Top photo: Dan Moran as "Hamm" (left) and John Christopher Jones as "Clov" in a production of Samuel Beckett's "Endgame." Photo by Peter Angelo Simon.

 
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Stakeholders seek solutions for revenue gap at NCAA symposium

ASU hosts symposium for in-depth look at college sports, timed to Final Four.
April 3, 2017

University presidents, athletic directors and conference commissioners gather at ASU

A prominent leader in higher education said college sports revenue has been flourishing, but a great disparity is on the horizon as conferences align to make lucrative network deals.

“The rich will get richer, and the others will die,” E. Gordon Gee, president of West Virginia University, said Monday. “We need to come together rather than engage in hand-to-hand combat.”  

Gee’s comment came at a symposium, “Full Court Press: Media, Autonomy, and the Future of College Sports” on ASU’s Downtown Phoenix campus.

The timing of the event, which was hosted by the Sports Law and Business Program at ASU’s Sandra Day O’Connor College of Law, was designed to coincide with the Final Four — the NCAA’s primary revenue generator.

The half-day conference brought together leading university presidents, athletic directors, conference commissioners and sports industry professionals to prompt an in-depth examination of college sports and where the industry could be headed in the years to come.

“By bringing together officials from both in- and outside collegiate athletics, this symposium melds the major forces influencing college sports — media, law and business,” said Glenn M. Wong, executive director of the Sports Law and Business Program.

In addition to Gee, other participants included Gene Smith, athletic director of Ohio State University; Renu Khator, chancellor and president of the University of Houston; Keith Gill, athletic director of the University of Richmond; Larry Scott, commissioner of the Pac-12; Janet Judge, president of Sports Law Associates; Mark Hollis, athletic director of Michigan State; Steve Smith, basketball analyst; Hania Poole, director of NCAA Digital and Turner Sports; Gary R. Roberts, president of Bradley University; and Kenneth Shropshire, Wharton School, University of Pennsylvania.

The panel agreed one of the most critical issues facing college sports is the widening revenue gap between the institutions in the Power 5The five conferences are the Pac-12; Big 12; Big Ten; Southeastern Conference and the Atlantic Coast Conference. conferences, and those in the remainder of the Division I Football Bowl Subdivision, formerly known as Division I-A.

Many wondered if those other schools would still be able to compete despite significant disparities.

“Financially, the model is broken and has always been dysfunctional,” Smith said. “Teams and conferences have to stay strong.”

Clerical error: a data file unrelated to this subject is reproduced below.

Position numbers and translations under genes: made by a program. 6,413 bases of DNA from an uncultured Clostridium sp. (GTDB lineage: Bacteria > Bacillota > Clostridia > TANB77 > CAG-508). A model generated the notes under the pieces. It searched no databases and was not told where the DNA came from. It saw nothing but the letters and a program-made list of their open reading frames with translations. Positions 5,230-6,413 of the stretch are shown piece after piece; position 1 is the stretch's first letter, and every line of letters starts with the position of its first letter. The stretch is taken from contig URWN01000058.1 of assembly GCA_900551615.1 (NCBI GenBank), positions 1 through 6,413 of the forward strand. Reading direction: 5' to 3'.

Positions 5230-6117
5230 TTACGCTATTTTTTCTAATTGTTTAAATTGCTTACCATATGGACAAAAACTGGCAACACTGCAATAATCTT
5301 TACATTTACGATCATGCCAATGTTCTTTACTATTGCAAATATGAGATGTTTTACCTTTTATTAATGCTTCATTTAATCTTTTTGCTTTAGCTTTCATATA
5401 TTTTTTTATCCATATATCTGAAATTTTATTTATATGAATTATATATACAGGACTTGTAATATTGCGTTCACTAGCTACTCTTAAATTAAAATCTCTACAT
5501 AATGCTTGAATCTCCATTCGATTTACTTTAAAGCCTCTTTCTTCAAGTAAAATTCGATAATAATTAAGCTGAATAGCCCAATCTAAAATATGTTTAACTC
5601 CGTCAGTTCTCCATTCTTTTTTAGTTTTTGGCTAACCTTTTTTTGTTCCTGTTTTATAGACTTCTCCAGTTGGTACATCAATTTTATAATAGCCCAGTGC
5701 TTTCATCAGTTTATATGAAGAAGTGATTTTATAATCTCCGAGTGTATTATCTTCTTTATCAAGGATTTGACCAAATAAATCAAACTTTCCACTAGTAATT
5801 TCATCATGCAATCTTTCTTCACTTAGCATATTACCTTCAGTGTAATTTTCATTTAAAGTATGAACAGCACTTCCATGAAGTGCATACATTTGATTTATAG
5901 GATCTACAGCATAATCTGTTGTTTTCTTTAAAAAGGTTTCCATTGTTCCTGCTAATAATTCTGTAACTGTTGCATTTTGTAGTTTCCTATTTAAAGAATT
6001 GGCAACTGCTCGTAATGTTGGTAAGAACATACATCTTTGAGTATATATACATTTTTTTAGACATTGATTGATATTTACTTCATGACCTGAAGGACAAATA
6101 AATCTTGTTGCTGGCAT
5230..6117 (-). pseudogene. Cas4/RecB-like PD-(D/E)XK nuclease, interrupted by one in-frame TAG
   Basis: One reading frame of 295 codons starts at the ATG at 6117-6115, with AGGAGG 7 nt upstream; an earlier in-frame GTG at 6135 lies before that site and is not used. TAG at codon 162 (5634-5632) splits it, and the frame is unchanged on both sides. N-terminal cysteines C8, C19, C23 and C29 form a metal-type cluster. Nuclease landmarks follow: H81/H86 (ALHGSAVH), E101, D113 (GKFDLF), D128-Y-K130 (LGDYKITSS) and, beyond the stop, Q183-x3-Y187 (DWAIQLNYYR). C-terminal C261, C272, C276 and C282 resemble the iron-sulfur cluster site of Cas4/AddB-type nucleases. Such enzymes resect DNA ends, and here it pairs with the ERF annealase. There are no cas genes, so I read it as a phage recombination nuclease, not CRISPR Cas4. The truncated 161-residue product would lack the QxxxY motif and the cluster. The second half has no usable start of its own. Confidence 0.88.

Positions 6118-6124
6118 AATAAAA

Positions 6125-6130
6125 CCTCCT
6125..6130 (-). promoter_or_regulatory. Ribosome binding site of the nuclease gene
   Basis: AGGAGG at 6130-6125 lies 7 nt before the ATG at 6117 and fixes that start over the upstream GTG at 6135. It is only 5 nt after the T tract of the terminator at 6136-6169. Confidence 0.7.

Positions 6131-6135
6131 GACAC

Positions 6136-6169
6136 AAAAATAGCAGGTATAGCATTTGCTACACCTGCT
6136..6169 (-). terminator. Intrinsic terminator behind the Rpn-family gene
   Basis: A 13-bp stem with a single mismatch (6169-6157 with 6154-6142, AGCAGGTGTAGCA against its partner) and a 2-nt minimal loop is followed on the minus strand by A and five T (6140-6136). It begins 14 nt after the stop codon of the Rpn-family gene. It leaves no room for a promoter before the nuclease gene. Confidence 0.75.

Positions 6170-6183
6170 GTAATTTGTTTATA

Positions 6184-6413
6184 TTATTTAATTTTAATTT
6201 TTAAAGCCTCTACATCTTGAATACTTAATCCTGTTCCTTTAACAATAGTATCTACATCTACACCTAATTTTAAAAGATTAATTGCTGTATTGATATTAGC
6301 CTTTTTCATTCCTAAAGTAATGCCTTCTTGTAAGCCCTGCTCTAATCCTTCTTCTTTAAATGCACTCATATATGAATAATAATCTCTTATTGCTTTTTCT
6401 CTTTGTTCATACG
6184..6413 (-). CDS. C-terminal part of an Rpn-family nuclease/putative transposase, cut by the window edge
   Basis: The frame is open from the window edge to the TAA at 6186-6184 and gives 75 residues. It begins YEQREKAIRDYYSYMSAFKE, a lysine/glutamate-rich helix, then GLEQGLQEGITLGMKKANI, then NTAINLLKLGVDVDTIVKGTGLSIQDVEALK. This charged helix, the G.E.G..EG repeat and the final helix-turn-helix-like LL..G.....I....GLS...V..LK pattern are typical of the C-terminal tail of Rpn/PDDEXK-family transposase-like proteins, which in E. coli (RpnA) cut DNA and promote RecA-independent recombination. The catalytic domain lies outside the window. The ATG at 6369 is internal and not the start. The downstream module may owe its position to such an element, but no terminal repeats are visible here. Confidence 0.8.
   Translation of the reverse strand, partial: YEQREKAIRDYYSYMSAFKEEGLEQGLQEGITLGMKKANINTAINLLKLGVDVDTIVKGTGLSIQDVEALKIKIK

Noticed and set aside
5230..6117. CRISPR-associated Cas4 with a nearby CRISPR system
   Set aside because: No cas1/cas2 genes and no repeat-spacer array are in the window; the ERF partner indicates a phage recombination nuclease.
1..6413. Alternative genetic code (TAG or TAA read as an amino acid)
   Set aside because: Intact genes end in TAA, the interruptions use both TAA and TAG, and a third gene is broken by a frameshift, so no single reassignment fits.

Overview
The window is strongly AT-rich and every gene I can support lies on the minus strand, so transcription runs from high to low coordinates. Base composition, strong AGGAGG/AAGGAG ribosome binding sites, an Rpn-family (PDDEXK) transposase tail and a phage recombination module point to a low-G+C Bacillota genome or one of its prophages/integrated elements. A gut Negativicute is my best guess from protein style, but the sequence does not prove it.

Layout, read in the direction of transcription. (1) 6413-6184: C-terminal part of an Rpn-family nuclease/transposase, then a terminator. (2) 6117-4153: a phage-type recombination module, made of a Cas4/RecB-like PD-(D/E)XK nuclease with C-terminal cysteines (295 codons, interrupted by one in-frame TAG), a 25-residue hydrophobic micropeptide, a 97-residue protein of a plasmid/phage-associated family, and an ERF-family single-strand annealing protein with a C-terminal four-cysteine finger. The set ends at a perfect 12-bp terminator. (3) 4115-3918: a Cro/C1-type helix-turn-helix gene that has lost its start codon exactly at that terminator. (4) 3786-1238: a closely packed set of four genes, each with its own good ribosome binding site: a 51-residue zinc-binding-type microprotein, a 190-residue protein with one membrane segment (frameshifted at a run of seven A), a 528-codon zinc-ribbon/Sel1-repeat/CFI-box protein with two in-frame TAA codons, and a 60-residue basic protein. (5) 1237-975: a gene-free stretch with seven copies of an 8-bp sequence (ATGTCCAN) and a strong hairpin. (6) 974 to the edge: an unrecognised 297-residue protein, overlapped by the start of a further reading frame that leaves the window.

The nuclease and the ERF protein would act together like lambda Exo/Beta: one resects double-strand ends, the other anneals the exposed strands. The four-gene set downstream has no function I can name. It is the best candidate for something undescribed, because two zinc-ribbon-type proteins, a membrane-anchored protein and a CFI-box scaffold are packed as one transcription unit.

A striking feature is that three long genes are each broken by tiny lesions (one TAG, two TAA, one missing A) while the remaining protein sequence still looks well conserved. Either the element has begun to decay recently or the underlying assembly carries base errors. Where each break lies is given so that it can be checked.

Smith suggested regionalizing the conferences — an approach Division II schools have thrived on for years — to ensure that schools in every region have fair access to championships.

Regionalization would also reduce the amount of time student-athletes spend on the road in competition and allow them to better enjoy the college experience, Khator said.

“This takes a toll on a student-athlete’s time demands,” Khator said. “What comes first — academics or athletics?”

The panel also tackled issues such as diversity in administration, the power of autonomy, Title IX, social justice and the expanding role of digital media.

Poole said the NCAA now has 15 different media and digital platforms, and millennials are driving the way in which we view sports.

“People prefer to watch the game in many different ways as it fits their lifestyle,” Poole said.

Wong said by weaving these perspectives together at one event, participants gained a better understanding of why change is occurring and where the industry may be headed.

“Linking all of these individuals and their ability to make industry-shifting decisions highlights the significance of our symposium,” Wong said.

Participants also took time to praise Phoenix as the host site for the Final Four weekend.

“This Final Four is just a phenomenon,” Smith said, “and it’s been a great run.”

For a detailed look at the symposium's three panels, click here.

 

Top photo: West Virginia University President E. Gordon Gee listens during a panel discussion on the state of collegiate sports at the "Full Court Press: Media, Autonomy, and the Future of College Sports" symposium Monday at the Beus Center for Law and Society in downtown Phoenix. The program featured officials from both the inside and outside of collegiate athletics, and it focused on major influences on college sports: media, law and business. Photo by Charlie Leight/ASU Now